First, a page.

At this time, I started to move away from the thought that I did not want to teach and I started to talk to people that I really loved going to jazz festivals and what would happen if I was on the other side as a teacher. My junior year they had a new program which was jazz performance and music education so I could study music education but all my performance classes were jazz performance, and typically it would be classical performance.

Once I graduated from William Paterson, I applied for a few jobs and one came up at the Lawrenceville school which was 10 minutes where I grew up. They had a jazz director and saxophone and clarinet private teacher. It was an adjunct position and I ended up getting that job and it was a great job out of college.

All the things I learned from student teaching went out the window, since I had no experience with a private school but it was the best gig you could get as a jazz musician who was also looking to gig regularly. So, I was at Lawrenceville teaching and wasn’t looking to leave, but in 2011 my buddy Joe Bongiovi who taught at Princeton High School said one of the middle schools that feed into Princeton High School named Cranbury was looking for a woodwind specialist and brasswind specialist teacher. So, I thought I would apply and if I didn’t get the job then I would just stay teaching at Lawrenceville. I ended up getting the job at Cranbury Middle School which was a full-time gig, so benefits, pension, etcetera. I started at Cranbury in the fall of 2011 and just left recently in January of 2022 to teach at Princeton High School, where I am now.

ZS: Was there an event or player that made you decide to pursue music as a full-time career?

DP: Honestly, Frank Miller was great and helped me musically but the Governor School Of The Arts and my band director Bob Gravener really set me up to want to pursue music full time.

ZS: Who are some of your favorite saxophonists and why? What have you learned by listening to these players?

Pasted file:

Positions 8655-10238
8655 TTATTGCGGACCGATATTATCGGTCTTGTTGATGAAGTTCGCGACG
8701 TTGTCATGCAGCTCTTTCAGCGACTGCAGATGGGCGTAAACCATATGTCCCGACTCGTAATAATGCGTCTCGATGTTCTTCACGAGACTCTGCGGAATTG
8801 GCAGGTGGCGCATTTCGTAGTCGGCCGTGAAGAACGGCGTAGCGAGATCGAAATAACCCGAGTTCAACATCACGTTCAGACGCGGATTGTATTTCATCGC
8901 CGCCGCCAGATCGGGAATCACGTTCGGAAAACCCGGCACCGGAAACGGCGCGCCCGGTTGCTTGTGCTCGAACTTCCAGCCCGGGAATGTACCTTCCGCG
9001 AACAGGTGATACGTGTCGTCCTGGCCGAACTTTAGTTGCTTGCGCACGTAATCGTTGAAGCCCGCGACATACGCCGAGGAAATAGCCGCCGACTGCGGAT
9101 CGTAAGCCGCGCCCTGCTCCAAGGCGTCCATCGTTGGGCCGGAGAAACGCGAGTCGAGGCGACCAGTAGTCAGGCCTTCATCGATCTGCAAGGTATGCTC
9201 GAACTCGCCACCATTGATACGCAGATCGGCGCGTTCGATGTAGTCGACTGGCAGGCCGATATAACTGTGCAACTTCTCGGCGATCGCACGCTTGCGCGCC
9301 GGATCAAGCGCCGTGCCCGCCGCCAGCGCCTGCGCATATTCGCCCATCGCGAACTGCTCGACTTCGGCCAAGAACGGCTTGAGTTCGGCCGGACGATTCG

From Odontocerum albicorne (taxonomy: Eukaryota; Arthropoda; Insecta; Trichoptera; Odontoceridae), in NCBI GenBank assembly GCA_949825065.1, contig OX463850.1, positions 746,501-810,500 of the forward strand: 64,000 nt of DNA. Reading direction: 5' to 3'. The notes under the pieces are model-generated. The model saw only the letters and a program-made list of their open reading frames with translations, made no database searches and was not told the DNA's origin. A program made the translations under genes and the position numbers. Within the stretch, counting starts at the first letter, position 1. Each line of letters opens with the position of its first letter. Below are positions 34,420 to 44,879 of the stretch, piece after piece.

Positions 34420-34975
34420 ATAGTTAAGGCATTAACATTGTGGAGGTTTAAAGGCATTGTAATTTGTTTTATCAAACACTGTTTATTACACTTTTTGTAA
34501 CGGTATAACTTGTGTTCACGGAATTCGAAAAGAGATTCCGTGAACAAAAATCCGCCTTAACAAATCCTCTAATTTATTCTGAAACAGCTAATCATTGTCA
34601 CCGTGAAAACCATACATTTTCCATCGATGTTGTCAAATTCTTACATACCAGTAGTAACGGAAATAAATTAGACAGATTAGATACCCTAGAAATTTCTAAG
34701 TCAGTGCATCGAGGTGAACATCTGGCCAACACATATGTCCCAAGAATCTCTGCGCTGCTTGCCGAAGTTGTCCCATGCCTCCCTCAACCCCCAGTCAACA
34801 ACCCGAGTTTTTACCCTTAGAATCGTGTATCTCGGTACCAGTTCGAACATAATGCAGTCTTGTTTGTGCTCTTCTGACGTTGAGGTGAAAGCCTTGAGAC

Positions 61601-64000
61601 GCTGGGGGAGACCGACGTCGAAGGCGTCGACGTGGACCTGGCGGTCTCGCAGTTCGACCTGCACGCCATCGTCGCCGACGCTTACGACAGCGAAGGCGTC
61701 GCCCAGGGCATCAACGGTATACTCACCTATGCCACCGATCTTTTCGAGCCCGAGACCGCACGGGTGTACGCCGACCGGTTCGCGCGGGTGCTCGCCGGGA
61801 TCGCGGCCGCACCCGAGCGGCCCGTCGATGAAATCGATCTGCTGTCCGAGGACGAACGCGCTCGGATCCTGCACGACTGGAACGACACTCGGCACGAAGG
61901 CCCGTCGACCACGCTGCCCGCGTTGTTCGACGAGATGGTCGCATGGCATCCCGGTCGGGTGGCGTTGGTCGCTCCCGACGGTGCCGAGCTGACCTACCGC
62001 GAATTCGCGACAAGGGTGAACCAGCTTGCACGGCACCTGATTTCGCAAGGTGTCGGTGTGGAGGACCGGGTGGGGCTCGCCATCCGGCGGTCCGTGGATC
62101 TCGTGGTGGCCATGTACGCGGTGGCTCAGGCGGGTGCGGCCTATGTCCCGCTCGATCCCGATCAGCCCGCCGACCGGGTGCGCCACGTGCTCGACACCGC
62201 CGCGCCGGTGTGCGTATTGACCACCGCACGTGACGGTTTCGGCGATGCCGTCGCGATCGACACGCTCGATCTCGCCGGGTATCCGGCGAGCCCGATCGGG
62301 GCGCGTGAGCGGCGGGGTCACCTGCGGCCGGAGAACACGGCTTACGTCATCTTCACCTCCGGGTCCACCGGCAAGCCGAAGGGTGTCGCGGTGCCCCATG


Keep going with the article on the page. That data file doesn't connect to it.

DP: When I first started playing it was Charlie Parker. I was really into the bebop and the [Charlie Parker] Omnibook was my bible. Meeting Richie Cole and seeing someone who was as famous as him and talking to him in person really got me into his playing. I was really into straight bebop players.

Once I went to WP, I got really into Kenny Garrett and Coltrane but what really helped shape my playing was Dick Oatts, even though I only took one lesson from him a few years back. When I hear alto in my head, I hear Dick Oatts’ sound.

ZS: What are some key lessons you’ve learned growing up playing the saxophone that you have passed on to your students? What do you find yourself practicing these days?

DP: One lesson I have passed on to my students is efficiency of practice. I learned music by ear a lot but when I learned theory, I used it as a tool to get to the sound I wanted or analyzing a tune faster.

One example is instead of hearing a line and playing it by ear and hoping that chord would come up again, I would use theory to quickly realize, “oh, he is just playing the #9”. For me I try not to have superfluous practice and I am more focused on what I practice related to a performance. I tell my students that it’s not about the hours you play but the quality of those hours.

I went through a time freshman year of college that hours was all it meant so I would practice four hours a day and started to realize I was not getting much out of practicing more and more hours. The only time I really practice now is when I practice for something.

Because of my life and where I am at, I don’t just practice lines and scales but I’ll play during my lessons and if I have recordings or gigs I’ll practice. There will be times where I don’t practice my saxophone for a week and this is not necessarily good for everyone but that is just how I operate. Sometimes I feel when I practice too much, I sound like I am practicing during a performance versus taking some time off where I feel more fresh.

ZS: When/Why did you decide to focus on social media? How do you brainstorm ideas for your videos?

DP: I didn’t get really into the social media things for music until 6 years ago around 2015 or 2016. During this time I started to think about doing something musically for social media.

The first video I made for social media was either the smooth jazz lessons or it was my fake Grammy band audition video. My videos always came from a comedic point of view. When I started doing videos online, I always told myself I didn’t want to put educational lessons online and just wanted to do comedy or playing videos.

Fast forward to now I am working on releasing an online course since I realized a lot of players have reached out and said I wish I could study with you. With all of my own videos I try to put my personality and comedic outlook on each one. When it comes to brainstorming ideas for videos it goes in waves. Sometimes I’ll brainstorm 10 ideas and film 5 weeks worth of videos and other times I rack my brain to think of one idea.